Percy was most perplexed. This didn't look like Brighton at all. Fortunately having a bit of French at his disposal he was able to determine his true location - Baghdad! At least, that was what the vendor said. Moreover he still had the books, or at least he thought he did; he could no longer see them, but could feel their weight in his arms. He wandered aimlessly, and found himself standing outside a very odd looking place. It wasn't at all like the other buildings. More modern, it looked like, and was that concrete?

James, terrified half out of his wits and utterly lost, ran whooping through the crowded alleyways of this strange city, and as luck would have it ran headlong into Percy Briers, scattering invisible books everywhere.

Elliot managed to rescue the couple - Mr Pinks, and Ethel, whose last name probably wasn't Pinks. Dressed in night attire (Ethel's was very frilly), they claimed to have gone to bed only moments before, though Ethel seemed to think it had been longer than that, somehow. Elliot's attention was drawn to another sinister figure, a man impossibly tall and improbably thin, wrapped from head to foot in flowing yellow robes. This newcomer seemed to be interested in them. Elliot thought it prudent not to dilly-dally, and led his new charges out of the bazaar.

'Mister Briers, I don't know where you think we are,' said James, 'But I bet you anything you like they don't all speak French in Baghdad. They speak foreign. And what is this strange building here? Is that writing above the door? I can't read it.'

'Neither can I,' replied Percy. 'Here, hold these; they're valuable. Now, let's have a look in here, shall we?'

They went inside, and found themselves in a chamber that seemed to stretch on forever. Something that shimmered like silk was being woven on looms as large as tree trunks, the fragile glimmering cloth falling down from the ceiling like waterfalls. At the bottom of each silken explosion lay a human figure, peacefully asleep. One of them was their erstwhile bank manager, Mr Ffolkes-Featherby, and he didn't seem to be enjoying himself at all. His belly was fearfully distended, as though stretched beyond bursting, and yet more and more bolts of cloth were being forced down his throat.

'Mister Briers,' James quavered, 'What are those things a-weaving of that cloth? They look like crabs, but that's too many legs, surely. And since when have crabs been that size?'

By good fortune Elliot found himself outside that self-same odd building, with the impossibly tall figure in close pursuit. He too noticed the writing above the lintel, and having been a bit of a dabbler (reading about the Golden Dawn, and suchlike), he recognized some of the Enochian symbols and was able to work out what they meant.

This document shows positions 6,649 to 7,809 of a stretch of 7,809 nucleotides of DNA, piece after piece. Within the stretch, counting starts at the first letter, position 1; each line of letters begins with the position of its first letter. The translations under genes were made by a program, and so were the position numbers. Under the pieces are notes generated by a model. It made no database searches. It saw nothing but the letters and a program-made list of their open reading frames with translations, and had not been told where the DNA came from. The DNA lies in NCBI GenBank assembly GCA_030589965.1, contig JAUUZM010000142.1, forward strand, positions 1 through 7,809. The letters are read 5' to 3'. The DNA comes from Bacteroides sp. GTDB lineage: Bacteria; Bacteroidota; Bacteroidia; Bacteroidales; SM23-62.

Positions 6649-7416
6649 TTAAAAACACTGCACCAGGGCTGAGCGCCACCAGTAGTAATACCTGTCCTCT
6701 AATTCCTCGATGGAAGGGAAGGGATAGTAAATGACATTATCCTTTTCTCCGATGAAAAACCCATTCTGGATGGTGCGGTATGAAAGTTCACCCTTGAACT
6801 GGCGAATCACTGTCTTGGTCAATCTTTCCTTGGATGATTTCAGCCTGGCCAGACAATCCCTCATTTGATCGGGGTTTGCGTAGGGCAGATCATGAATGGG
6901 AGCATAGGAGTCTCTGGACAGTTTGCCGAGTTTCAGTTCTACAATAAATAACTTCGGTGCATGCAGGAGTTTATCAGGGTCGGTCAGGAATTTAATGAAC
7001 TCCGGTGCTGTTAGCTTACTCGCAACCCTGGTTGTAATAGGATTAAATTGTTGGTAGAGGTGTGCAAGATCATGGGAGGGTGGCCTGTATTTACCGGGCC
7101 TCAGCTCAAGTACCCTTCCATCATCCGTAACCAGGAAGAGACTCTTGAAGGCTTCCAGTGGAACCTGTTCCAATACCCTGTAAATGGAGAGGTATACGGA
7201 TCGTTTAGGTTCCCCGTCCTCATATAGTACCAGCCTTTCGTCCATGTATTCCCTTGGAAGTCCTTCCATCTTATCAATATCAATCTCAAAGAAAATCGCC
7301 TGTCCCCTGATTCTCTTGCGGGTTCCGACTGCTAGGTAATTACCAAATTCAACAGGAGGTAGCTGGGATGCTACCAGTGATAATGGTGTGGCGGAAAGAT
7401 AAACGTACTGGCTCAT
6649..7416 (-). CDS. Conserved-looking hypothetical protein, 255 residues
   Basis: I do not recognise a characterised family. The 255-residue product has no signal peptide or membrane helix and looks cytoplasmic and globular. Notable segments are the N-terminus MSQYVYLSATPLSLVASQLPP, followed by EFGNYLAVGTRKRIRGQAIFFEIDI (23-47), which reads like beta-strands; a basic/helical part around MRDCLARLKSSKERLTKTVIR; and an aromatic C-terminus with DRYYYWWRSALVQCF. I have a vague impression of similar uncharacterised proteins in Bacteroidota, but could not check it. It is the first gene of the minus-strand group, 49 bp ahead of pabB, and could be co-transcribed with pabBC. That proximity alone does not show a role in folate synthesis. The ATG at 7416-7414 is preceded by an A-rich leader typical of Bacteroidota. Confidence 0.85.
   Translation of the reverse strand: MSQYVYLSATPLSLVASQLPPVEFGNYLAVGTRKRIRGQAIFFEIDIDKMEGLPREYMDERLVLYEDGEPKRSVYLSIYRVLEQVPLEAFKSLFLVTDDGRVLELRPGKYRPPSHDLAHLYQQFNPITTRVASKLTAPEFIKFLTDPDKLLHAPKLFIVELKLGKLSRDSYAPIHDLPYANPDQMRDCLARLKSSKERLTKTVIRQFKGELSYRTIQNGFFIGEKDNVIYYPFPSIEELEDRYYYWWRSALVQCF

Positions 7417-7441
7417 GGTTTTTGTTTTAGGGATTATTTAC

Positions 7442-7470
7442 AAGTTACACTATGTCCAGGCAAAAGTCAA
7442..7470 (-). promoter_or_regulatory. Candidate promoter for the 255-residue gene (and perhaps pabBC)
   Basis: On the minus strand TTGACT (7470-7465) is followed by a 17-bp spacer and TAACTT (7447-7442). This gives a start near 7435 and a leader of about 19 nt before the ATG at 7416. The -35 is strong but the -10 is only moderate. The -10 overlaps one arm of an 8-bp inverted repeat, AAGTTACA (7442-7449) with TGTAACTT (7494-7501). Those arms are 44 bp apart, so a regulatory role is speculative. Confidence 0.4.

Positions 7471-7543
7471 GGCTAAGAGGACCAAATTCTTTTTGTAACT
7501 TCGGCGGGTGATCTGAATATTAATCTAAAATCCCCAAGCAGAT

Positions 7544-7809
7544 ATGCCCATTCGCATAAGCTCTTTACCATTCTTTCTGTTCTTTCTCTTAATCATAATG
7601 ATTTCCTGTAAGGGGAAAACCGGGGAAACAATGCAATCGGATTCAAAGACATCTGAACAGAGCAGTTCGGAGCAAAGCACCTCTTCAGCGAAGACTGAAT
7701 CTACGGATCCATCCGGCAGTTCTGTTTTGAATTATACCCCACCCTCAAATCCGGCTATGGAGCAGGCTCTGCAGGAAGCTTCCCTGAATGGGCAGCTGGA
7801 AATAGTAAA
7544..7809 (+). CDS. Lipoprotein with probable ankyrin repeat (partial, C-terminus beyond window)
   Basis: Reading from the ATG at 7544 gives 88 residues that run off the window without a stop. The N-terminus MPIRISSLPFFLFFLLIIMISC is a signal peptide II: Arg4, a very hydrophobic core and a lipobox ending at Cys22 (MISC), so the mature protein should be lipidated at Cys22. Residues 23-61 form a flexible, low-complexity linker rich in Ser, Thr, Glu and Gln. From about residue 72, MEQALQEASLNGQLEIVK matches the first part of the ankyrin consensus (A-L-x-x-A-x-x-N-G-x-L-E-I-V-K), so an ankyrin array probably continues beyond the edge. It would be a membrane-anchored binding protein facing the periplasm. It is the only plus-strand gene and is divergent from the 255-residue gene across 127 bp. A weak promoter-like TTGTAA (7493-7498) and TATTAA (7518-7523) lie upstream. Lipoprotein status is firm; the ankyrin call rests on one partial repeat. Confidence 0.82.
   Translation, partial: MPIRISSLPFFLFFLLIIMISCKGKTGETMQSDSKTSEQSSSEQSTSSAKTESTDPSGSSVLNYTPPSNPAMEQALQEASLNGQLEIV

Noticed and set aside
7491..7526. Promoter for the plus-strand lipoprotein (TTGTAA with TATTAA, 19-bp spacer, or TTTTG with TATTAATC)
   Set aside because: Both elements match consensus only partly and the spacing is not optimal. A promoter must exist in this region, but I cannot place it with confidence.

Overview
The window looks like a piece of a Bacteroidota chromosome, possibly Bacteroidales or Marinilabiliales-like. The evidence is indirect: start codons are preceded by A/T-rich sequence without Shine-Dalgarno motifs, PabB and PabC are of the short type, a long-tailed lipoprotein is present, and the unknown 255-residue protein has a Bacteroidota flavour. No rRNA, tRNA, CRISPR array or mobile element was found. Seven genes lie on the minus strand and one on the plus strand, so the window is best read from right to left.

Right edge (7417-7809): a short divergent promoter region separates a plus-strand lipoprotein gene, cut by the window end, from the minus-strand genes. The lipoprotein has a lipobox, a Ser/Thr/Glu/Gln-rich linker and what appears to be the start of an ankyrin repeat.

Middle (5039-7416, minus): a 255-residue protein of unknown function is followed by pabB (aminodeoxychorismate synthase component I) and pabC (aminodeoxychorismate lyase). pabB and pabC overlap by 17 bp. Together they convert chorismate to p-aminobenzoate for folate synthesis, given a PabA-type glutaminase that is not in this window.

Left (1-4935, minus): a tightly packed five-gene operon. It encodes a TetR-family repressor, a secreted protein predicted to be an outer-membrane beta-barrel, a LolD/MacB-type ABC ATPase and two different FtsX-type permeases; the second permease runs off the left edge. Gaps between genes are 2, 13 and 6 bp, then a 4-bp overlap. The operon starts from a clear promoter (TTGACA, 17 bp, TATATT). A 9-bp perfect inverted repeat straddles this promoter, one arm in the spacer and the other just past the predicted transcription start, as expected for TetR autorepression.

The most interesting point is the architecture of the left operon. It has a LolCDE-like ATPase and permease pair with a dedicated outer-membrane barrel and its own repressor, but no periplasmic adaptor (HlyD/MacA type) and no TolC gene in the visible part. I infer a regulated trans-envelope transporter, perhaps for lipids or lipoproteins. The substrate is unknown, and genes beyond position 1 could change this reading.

'The Dream Factory,' he read aloud. 'Rum sounding name.'

However the thin man was close on their heels, and he heard what sounded like James and Percy inside the Factory, so in he stepped, and he shut the doors behind him.

'Open up!' screamed James. 'The crab-thing's almost on us!'

'You don't want to go out there,' Elliot told him. 'There's worse than crabs out that door.' Though, as Elliot said it, he did notice that there were rather a lot of the crab-like things.

Meanwhile Percy had caught their bank manager by the heels and was dragging him off, but too slowly. The weaver was descending on its silken trail, and was close enough to reach out to him with one thin leg-or-feeler. He felt it tear the back of his jacket.

In desperation, he began pulling silk out of Mr Ffolkes-Featherby by the handful, and that seemed to do him some good. James threw invisible books at the thing, which did it no apparent harm but did distract it. Elliot, seeing his chance, leapt in with his new-bought dagger, and cut the silk away. At that same moment the weaver scored him across the face, tearing off a slice of flesh the size of half a pound note.

Their surroundings faded away, and they found themselves standing in the kitchen of the Oriental Bed and Breakfast, Brighton.

Percy Briers was aghast. Twelve volumes! In near-perfect condition! Now there were only six.

'Mister Briers,' said Elliot, as he staunched his bleeding wound, 'I want a raise.'
        

This is a classic example of incidental information achieving unexpected importance. I never thought the Thousand and One Nights would become a thing. Yet when the players took an interest, I ran with it. Now they're an important item in the ongoing story.